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5 new heartbreak hazards to look out for while online dating

CBC News reports “The efficient, logical and often rewarding practice of online dating can be an excellent way to connect to someone with whom you have a lot in common. But the complications of a relationship can often be exacerbated by the ever-changing digital landscape that comes with connecting via a smart-phone app. CBC Life’s digital lifestyle expert Jamey Ordolis joined host Sheryl MacKay during North by Northwest to give an update on five of the latest online dating hazards.”

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The ultimate guide to having ‘the talk’ with the person you’re dating

Jennifer Swann reports for The Washington Post ““Do you want to be my boyfriend?” my friend says, lying on my bed and tossing her hair back in mock seduction. This, she claims, is the most direct method of asking the person you’re dating whether he wants to be exclusive. After several glasses of wine, the dinner party I’m hosting has devolved into an impromptu relationship-counseling workshop in which my friends demonstrate their best advice for having “the talk,” or the conversation so anxiety-inducing that it warrants its own euphemism in scare quotes. The talk is also known by a three-letter acronym: DTR, short for Define the Relationship — fittingly, also the name of Tinder’s official podcast.”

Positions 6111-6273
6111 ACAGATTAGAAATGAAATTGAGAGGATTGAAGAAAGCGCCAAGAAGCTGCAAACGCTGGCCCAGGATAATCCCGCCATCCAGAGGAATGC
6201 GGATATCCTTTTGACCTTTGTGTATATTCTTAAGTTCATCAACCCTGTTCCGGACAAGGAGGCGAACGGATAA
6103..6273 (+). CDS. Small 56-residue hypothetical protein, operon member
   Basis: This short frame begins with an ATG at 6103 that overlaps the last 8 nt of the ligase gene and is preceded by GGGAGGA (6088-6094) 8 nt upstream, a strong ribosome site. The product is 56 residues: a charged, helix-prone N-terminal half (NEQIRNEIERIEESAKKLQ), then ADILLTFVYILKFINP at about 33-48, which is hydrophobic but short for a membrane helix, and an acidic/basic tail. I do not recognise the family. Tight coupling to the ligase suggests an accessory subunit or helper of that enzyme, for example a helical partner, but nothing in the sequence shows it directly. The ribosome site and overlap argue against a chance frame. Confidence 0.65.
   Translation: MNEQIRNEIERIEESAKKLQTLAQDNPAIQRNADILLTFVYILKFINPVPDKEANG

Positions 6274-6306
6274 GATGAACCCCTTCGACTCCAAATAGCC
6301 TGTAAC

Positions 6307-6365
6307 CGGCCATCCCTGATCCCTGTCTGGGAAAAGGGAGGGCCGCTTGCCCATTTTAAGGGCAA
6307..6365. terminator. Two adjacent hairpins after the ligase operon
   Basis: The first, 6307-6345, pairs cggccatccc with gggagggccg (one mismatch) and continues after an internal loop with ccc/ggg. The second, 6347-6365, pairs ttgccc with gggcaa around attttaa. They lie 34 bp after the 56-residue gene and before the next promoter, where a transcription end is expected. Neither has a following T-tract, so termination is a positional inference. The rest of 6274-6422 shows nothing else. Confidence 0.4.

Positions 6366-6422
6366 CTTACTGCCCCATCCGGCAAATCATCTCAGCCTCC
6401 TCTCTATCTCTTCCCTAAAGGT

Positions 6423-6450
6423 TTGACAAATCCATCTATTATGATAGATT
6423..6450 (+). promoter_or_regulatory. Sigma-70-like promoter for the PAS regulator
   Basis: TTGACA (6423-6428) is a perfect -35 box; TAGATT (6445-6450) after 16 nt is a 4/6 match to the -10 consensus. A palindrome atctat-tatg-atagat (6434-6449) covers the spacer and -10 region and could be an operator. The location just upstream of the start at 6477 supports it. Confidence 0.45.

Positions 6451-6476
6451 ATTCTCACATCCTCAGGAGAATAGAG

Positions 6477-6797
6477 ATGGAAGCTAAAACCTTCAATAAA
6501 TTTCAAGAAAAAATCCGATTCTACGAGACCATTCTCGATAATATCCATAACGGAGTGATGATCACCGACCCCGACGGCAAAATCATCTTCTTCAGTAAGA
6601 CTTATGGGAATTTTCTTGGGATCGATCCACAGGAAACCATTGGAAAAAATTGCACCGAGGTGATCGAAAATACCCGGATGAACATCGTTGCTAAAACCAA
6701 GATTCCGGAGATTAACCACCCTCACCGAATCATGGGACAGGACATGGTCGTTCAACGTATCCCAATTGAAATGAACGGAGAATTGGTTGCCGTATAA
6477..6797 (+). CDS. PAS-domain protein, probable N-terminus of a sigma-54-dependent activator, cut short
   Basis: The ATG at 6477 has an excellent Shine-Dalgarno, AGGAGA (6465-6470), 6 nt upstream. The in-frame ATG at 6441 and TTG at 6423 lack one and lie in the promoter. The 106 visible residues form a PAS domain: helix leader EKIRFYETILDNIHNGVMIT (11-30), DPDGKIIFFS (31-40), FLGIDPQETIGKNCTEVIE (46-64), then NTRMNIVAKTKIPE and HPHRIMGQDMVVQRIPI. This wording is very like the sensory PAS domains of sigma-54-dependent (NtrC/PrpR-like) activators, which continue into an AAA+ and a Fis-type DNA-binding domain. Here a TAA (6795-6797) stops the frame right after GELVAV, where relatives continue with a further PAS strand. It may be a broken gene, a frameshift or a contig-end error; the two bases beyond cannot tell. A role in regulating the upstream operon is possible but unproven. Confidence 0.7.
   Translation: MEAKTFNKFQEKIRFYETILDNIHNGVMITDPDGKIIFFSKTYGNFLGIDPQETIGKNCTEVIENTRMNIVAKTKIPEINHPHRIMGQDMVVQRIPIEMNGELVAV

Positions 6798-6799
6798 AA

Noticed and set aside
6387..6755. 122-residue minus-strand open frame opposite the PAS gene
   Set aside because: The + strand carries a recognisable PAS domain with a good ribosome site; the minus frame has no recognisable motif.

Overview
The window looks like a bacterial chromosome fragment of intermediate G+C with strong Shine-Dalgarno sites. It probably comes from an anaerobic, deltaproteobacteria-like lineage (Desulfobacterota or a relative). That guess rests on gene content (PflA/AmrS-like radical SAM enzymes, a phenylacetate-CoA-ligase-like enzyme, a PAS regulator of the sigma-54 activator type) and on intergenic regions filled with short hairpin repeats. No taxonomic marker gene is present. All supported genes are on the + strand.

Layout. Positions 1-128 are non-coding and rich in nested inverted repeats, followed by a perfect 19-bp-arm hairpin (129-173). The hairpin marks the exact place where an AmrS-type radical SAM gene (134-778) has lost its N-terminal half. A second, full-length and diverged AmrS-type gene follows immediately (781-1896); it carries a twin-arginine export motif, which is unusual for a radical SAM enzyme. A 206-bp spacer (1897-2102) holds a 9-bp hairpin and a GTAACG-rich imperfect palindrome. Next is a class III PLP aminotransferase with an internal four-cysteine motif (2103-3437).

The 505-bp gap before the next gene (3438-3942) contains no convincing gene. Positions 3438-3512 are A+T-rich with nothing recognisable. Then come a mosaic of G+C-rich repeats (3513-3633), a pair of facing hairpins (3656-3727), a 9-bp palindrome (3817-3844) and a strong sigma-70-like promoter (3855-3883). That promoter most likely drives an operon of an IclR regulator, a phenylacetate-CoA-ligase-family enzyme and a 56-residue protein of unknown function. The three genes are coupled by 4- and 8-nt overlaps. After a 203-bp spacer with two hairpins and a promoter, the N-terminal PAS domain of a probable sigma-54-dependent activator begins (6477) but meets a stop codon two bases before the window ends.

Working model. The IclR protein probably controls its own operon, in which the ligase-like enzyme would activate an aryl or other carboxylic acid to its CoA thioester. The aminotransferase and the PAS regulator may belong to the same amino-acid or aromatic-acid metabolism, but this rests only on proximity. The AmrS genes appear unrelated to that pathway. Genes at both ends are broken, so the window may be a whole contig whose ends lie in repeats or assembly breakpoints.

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14 Legit Reasons Tinder Is Making You Jaded About Love (And Why You Should Delete Your Account)

Ossiana Tepfenhart writes for Your Tango “Like it or not, Tinder has become a mainstream way to meet new people and possibly find the love of your life. Well, actually, not really. It’s just become a pretty popular hookup app that, once in a while, ends up having decent people on it. If you’re like a lot of people out there, the more you go on Tinder, the less you’ll enjoy it. Frankly, I gave up on online dating and have found it to be a great move. You might, too, and here’s why you might want to stop online dating and kill your Tinder account, speaking as someone who’s had enough of bad online dates.”